Wednesday, July 31, 2019


I have a problem with Clerics.

At a purely game level, they don't add a problem-solving strategy to dungeon-crawling. While there are certainly approaches to game design that encourage a huge range of available classes (3rd Edition, Astonishing Swordsmen and Sorcerers of Hyperborea, and GLOG, for example), I contend that classes revolve more about generalized player strategy, with a secondary element of game-interaction preference. The more general the structure of classes in the game, the greater the amount of the game open to participation by all players: hyper-specialized niches leave players with naught to do much of the time. Given that, the classic trio of Wizard, Thief, Fighter provides a range of strategy and interaction:

Maximilien Robespierre
Famously not a fan of
clerics either.
  • Fighters provide a simple, brute-force approach to problems. They are best equipped to tackle situations with violence, in the sense of both dealing and resisting. Because of their greater toughness, they can take more risks than their companions. Their abilities are always "on".
  • Wizards are for lateral thinking approaches. Their toolbox of spells opens them up to possibilities beyond the purely mundane. While later editions (and, to be honest, their origin in Chainmail) situates them more as artillery, they ideally serve to create new opportunities for the adventuring party. Their powers have finite uses.
  • Thieves (which is a bad name, more on that later) are the finesse problem solver. They show up to the dungeon with a broader collection of skills than the fighter but less diverse than the wizard. In a sense they are a middle ground between two extremes, something made explicit in 1975's Tunnels and Trolls' Rogue class. More recent iterations have turned this archetype into an "Expert" with less attention granted to breaking-and-entering-type skills.

Tuesday, July 16, 2019

Spiritualism: A new discipline for Stars Without Number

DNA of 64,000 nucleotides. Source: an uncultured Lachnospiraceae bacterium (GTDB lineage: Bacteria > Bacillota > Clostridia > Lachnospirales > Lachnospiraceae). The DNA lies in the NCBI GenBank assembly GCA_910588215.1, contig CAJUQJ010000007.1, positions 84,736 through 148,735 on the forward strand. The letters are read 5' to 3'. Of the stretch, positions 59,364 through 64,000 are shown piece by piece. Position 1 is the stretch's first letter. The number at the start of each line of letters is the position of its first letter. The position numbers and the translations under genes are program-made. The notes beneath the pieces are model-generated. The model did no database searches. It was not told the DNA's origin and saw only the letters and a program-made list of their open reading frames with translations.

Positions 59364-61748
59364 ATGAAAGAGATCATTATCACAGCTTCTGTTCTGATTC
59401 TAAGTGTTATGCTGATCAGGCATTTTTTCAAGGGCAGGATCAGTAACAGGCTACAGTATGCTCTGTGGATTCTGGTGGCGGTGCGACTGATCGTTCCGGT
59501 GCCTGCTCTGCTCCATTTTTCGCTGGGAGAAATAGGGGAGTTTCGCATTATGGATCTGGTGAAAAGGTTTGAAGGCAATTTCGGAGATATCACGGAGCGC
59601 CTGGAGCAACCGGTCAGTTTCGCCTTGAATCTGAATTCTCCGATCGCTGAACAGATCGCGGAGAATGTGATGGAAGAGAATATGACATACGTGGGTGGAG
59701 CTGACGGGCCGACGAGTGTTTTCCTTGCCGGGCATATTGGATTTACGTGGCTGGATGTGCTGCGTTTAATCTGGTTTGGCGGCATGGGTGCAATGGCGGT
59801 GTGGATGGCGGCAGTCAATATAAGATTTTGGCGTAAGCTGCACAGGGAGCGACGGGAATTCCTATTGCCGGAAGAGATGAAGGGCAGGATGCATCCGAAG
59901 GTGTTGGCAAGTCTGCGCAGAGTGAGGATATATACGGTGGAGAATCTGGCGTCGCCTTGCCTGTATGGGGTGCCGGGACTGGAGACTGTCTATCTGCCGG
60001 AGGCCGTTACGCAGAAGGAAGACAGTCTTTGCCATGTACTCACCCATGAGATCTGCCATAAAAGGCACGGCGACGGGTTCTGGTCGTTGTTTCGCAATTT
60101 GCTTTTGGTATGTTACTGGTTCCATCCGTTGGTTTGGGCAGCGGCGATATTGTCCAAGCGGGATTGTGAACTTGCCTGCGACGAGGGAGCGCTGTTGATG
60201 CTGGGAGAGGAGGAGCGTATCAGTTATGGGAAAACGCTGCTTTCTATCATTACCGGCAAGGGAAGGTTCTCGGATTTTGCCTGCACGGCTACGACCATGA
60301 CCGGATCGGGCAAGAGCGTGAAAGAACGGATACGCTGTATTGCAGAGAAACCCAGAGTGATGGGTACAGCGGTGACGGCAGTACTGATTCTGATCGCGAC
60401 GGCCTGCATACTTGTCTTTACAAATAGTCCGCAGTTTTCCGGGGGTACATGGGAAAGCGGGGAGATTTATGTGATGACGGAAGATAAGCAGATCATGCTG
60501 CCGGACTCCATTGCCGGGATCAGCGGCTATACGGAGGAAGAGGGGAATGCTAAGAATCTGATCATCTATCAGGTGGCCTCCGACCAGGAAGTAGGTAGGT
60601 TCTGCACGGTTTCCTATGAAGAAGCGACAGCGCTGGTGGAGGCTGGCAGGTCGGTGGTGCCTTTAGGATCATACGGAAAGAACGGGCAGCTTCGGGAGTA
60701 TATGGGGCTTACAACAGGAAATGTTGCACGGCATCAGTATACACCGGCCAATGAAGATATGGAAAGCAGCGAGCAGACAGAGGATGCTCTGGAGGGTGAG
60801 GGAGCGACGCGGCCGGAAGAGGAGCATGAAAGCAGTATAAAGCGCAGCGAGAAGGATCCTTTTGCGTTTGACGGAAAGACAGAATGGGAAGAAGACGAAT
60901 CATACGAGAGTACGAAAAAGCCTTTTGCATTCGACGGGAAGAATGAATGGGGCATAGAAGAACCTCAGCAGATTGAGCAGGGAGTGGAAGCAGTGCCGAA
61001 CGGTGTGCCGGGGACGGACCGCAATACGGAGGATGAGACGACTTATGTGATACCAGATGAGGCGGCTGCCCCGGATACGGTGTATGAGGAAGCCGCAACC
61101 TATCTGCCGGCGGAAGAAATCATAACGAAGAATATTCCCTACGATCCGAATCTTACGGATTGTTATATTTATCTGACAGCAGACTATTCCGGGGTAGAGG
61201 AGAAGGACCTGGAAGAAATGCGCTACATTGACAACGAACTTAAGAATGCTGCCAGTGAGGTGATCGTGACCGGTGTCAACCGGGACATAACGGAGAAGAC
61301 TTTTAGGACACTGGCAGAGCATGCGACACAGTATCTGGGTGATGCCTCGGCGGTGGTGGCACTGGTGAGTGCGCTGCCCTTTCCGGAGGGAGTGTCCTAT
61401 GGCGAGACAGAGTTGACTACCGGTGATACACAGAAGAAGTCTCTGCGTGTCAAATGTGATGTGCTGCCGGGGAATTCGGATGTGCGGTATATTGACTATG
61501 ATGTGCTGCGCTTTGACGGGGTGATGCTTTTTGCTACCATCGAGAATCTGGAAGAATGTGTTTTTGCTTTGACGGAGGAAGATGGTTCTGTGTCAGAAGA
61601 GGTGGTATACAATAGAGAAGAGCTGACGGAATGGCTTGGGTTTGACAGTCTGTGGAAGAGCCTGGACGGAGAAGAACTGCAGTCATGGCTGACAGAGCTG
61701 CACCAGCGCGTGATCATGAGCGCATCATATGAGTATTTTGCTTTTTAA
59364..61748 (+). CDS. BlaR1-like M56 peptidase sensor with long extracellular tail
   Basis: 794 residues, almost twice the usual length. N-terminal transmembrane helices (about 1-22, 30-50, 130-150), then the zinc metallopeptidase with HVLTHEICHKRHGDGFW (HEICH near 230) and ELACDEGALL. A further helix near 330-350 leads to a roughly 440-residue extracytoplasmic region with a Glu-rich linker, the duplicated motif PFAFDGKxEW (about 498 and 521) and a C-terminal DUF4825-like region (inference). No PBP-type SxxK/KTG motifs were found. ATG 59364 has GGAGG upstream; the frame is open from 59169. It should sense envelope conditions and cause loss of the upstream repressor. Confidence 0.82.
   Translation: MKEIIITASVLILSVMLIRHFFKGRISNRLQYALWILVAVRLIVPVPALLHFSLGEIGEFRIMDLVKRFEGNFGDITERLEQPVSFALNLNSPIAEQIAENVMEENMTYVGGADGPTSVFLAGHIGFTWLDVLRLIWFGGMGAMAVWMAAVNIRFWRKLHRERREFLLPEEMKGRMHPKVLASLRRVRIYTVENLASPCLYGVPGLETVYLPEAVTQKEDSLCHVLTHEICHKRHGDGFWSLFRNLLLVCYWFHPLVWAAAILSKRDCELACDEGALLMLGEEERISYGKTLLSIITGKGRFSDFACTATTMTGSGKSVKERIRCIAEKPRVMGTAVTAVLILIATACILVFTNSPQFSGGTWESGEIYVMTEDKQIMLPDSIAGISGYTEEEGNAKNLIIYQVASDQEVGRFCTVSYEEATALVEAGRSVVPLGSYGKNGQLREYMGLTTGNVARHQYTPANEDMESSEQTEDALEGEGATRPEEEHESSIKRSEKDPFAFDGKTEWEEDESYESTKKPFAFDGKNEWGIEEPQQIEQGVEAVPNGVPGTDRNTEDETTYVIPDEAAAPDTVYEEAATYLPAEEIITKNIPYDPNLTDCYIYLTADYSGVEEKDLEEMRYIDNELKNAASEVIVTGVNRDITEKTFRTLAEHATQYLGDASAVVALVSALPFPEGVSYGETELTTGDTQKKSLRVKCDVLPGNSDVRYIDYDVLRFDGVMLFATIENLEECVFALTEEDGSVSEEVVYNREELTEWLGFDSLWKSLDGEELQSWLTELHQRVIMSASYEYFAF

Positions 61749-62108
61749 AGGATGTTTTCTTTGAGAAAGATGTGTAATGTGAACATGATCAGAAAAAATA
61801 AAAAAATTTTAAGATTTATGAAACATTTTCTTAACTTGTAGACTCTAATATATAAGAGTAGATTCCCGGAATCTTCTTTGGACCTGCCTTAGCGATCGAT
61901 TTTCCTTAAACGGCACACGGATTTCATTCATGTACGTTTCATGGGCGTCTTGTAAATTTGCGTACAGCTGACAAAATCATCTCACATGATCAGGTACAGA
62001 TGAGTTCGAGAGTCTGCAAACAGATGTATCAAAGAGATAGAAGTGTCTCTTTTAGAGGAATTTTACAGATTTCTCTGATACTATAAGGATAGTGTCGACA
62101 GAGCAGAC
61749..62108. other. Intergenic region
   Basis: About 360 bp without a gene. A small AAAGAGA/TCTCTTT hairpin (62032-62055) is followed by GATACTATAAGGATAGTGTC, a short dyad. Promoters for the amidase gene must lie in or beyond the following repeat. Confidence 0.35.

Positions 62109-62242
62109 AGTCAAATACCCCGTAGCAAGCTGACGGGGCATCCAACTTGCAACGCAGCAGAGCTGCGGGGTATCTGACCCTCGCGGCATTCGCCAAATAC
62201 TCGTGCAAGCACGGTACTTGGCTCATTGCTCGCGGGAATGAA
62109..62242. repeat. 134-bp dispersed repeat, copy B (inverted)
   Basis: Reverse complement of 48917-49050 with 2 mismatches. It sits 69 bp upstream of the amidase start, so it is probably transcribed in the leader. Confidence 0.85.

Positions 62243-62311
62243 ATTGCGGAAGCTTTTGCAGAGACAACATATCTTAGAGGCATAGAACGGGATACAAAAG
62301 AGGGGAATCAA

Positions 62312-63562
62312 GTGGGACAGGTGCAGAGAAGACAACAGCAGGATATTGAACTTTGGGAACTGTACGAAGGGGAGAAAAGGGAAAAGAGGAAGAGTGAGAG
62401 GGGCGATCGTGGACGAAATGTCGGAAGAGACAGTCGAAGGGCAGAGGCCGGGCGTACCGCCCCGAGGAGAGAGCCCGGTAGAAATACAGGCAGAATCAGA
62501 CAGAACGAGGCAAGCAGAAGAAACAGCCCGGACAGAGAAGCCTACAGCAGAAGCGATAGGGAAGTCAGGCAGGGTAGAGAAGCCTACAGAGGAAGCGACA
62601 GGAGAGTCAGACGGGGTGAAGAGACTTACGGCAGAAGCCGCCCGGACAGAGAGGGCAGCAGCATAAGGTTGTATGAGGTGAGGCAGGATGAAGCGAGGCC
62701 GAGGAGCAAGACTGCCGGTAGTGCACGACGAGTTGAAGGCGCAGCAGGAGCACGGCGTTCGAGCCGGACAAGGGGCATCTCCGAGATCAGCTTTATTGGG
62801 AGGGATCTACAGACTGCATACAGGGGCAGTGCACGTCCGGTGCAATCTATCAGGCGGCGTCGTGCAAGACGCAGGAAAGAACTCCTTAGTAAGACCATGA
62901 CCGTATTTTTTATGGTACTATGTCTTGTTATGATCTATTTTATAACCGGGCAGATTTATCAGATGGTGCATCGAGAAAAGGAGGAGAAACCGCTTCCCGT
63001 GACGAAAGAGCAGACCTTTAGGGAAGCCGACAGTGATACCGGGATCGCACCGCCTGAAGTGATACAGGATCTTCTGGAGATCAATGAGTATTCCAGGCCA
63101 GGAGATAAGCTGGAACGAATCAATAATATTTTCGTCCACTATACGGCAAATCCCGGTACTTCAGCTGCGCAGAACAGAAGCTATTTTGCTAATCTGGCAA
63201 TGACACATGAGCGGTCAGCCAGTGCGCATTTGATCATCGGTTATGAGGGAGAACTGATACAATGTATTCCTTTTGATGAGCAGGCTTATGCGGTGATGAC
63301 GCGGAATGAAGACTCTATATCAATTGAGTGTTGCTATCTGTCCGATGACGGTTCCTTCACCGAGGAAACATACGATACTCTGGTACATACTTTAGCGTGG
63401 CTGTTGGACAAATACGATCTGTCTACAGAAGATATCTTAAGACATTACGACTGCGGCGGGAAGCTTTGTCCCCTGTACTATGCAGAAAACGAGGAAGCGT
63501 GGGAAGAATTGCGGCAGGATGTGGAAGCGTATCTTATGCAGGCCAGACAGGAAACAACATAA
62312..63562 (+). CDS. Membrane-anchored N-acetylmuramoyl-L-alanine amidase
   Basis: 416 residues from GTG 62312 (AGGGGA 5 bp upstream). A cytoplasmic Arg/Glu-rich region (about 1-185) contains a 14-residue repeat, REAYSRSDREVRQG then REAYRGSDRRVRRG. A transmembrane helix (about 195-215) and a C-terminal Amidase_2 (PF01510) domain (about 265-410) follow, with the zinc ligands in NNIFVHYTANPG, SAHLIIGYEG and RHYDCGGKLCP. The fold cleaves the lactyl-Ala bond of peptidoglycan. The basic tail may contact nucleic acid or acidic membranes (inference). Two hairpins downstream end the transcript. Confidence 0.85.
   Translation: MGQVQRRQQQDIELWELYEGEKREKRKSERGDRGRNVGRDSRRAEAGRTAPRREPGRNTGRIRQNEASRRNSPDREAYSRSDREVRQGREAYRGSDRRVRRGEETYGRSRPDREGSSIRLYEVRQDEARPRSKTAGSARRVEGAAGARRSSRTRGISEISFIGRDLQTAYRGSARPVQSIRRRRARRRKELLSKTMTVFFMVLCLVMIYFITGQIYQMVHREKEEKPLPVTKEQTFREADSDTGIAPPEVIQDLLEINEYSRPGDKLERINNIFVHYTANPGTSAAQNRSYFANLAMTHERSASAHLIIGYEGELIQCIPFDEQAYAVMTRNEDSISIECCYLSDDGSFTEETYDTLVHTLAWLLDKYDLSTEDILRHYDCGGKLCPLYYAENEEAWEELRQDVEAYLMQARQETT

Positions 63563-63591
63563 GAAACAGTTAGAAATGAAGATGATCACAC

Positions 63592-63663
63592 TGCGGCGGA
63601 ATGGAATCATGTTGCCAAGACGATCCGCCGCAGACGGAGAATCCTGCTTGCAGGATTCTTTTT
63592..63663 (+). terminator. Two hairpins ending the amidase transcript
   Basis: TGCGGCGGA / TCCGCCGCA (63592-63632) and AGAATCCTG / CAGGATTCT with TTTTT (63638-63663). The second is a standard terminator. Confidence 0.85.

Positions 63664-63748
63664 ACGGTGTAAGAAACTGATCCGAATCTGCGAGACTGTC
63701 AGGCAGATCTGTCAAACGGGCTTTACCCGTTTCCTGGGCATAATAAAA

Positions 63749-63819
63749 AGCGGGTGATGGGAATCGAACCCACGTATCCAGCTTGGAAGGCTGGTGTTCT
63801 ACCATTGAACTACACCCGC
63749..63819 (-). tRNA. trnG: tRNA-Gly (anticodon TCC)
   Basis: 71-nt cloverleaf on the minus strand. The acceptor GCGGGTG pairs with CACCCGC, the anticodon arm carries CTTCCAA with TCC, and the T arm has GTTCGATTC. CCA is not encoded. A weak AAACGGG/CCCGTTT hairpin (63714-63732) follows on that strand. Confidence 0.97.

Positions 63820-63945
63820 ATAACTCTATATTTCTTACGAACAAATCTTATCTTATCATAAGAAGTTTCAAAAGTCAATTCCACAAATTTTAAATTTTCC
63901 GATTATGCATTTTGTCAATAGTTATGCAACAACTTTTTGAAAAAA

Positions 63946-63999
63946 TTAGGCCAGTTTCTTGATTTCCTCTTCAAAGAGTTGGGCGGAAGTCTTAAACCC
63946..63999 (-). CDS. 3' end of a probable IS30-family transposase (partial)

Mark Gabriel
    Stars Without Number Revised is a fantastic game by Kevin Crawford of Sine Nomine that has one of the more interesting Dungeons and Dragons-adjacent psionics systems. Most such mechanics are very beholden to Gygax, Marsh, and Kask's original, even if they improve on it significantly. Others are far too enmeshed with awful 3rd Edition-ism, like True20's Adept. Various OSR creators, such as Lexi, Spwack, and Marquis, have taken the concept in less cumbersome and more interesting directions, but none of them really scratch the itch. 

    SWN Revised's version, on the other hand, really does. It gives each discipline a signature, recognizably-psionic power immediately and then every other power is a purchased extension for that. Telekinesis, for example, lets the Psychic move things with their mind, and with investment, they can make themselves fly, create walls of force, generate psionic weapons and armor, or shield themselves from the vacuum of space. All of these are logical extensions of the core power. It also dispenses with power points by replacing them with a very small pool of Effort that's spent in a regular pattern, it has a built-in means of pushing oneself, and it works as both a full class and with the game's sorta-multiclass Adventurer. Six disciplines appear in the core book and it seems ripe for creative additions.

    Between re-reading the Book of the New Sun with its enigmatic witches residing nearby to the Order of the Seekers of Truth and Penitence in the Citadel, thinking about Dune and its Bene Gesserit sisterhood, posts in the OSR about witches, playing Dishonored, and even discussions about how low-powered the original Star Wars trilogy is, (Emperor Palpatine is running around casting an electrical variant of burning hands and Obi-Wan's most famous trick is suggestion) strange, cult-ish magic users have been on my mind. What unites all of these is that witchers are something more fundamental and primal in a setting that had seemingly passed beyond such things. In a science fiction setting, witches wouldn't be needed as herbalists and midwives, and they wouldn't face myths and persecution for being in league with Satan in a generally atheistic setting. How then to capture that feel of unsettling mystique? Dungeons and Dragon's Vancian magic is perfectly fine for its intended purpose but I wanted something a little more mysterious. With the tools available in the core book, particularly telepathy and precognition, you could probably build something close, but then you obviously couldn't build a witch Adventurer. So here's a witchy discipline for characters who want to know more than they should and use it to get what they want.